The parties dispute the likelihood that Dr. Chang and the North Carolina witnesses will testify at trial. Because each witness has been identified as having relevant and material information relating to this suit, we agree with the district court that the convenience of all five witnesses should be assessed. See Genentech, 566 F.3d at 1343-44. We also note that in its reconsideration order, the district court stated that "this Court may have subpoena power over all or some of the four `non-party' witnesses in North Carolina." That statement was, however, based entirely on Novartis's own speculation and Novartis has failed to provide any proof below or in its mandamus papers supporting its argument that these witnesses are party witnesses or contractually obligated to attend trial in Texas. In fact, all four North Carolina non-party witnesses declared that they would likely not attend trial if it were held in Texas.

Citing Volkswagen, 545 F.3d at 316, the district court stated that the Fifth Circuit weighs this factor "heaviest in favor of transfer" only when a transferee venue has "absolute subpoena power." The district court, citing one of its earlier opinions, held that there is "absolute subpoena power" only when "all relevant and material non-party witnesses reside within the subpoena power of a particular court." That position is inconsistent with Volkswagen which defined "absolute subpoena power" as subpoena power "for both depositions and trial." Id.; see also Genentech, 566 F.3d at 1345 (transferee venue's subpoena power over a substantial number of witnesses favors transfer).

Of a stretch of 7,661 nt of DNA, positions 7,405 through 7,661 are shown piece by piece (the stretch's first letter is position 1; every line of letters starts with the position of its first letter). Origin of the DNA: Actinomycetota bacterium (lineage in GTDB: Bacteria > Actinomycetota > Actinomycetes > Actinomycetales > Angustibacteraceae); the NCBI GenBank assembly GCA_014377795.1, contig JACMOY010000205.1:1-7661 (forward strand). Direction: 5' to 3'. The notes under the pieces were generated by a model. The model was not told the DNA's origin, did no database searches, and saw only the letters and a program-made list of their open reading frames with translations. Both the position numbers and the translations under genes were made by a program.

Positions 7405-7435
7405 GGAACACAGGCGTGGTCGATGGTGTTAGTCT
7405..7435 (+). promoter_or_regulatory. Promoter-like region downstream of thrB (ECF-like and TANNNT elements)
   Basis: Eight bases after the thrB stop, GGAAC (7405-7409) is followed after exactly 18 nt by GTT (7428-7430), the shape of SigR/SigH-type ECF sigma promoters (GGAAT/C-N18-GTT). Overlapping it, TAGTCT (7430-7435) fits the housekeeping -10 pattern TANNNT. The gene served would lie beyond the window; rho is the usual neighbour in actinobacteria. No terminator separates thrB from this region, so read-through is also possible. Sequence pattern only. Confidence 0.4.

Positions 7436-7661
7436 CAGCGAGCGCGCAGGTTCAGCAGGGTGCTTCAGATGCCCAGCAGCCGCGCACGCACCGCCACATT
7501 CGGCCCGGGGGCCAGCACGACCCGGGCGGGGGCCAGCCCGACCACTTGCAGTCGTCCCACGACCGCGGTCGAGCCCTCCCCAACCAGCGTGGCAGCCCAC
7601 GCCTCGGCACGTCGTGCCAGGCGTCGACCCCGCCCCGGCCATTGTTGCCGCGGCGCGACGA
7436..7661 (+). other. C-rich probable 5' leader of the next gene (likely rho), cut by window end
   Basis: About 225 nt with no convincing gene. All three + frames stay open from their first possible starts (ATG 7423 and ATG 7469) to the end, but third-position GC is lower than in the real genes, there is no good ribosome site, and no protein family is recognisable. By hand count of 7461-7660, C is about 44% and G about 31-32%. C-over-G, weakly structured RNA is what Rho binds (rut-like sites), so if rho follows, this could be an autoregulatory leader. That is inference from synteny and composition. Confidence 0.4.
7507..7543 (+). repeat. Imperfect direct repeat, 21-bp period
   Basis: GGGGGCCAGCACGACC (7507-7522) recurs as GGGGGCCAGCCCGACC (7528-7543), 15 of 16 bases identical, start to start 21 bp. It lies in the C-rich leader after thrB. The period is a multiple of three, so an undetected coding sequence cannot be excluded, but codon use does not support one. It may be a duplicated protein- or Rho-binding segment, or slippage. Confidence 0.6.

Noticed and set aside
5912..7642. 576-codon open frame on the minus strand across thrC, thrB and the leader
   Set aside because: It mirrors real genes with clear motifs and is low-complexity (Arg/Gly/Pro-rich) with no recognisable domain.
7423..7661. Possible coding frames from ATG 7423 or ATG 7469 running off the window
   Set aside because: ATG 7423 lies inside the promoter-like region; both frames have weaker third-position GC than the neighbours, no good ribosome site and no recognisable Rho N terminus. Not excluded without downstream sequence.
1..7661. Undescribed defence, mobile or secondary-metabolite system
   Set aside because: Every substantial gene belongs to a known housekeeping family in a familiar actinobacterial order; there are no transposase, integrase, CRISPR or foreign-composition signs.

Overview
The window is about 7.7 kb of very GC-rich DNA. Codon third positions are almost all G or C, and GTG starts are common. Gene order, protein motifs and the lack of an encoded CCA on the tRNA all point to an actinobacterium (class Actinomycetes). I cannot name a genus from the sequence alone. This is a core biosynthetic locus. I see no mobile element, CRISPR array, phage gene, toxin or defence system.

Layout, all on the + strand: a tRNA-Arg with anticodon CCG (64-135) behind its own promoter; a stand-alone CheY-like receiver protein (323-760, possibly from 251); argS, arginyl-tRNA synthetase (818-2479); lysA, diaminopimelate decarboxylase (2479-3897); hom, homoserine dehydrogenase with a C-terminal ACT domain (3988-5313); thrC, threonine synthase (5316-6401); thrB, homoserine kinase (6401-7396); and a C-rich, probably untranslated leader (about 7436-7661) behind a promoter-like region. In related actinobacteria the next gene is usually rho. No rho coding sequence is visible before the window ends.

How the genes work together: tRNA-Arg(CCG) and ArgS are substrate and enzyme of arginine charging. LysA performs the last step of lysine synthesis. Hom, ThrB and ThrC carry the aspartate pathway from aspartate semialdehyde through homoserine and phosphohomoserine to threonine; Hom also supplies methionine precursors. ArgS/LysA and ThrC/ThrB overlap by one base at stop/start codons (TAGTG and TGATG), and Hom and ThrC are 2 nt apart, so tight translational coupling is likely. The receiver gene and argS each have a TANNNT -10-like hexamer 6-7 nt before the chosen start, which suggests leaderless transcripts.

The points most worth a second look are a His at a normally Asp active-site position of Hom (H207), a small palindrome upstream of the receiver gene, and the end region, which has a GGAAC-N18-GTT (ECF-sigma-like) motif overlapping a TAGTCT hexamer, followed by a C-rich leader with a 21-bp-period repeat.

In discussing its subpoena power, the district court did not assess convenience and fairness to Dr. Chang and the other potential witnesses. As the Fifth Circuit explained in Volkswagen, "[t]hat a district court can deny any motions to quash does not address concerns regarding the convenience of parties and witnesses." 545 F.3d at 316. The district court can only compel one potential non-party witness to testify at trial and can only do so by inconveniencing her in having to travel more than 100 miles to attend the trial. In contrast, the Eastern District of North Carolina can compel at least four potential non-party witnesses for both trial and deposition and can do so without similar inconvenience to those witnesses. Because the Eastern District of Texas does not have absolute subpoena power over Dr. Chang, i.e., it does not have the subpoena power to require that Dr. Chang attend both a trial and a deposition, and because the Eastern District of North Carolina does have absolute subpoena power over at least four non-party witnesses, the district court should have considered this factor in favor of transfer. See Genentech, 566 F.3d at 1345.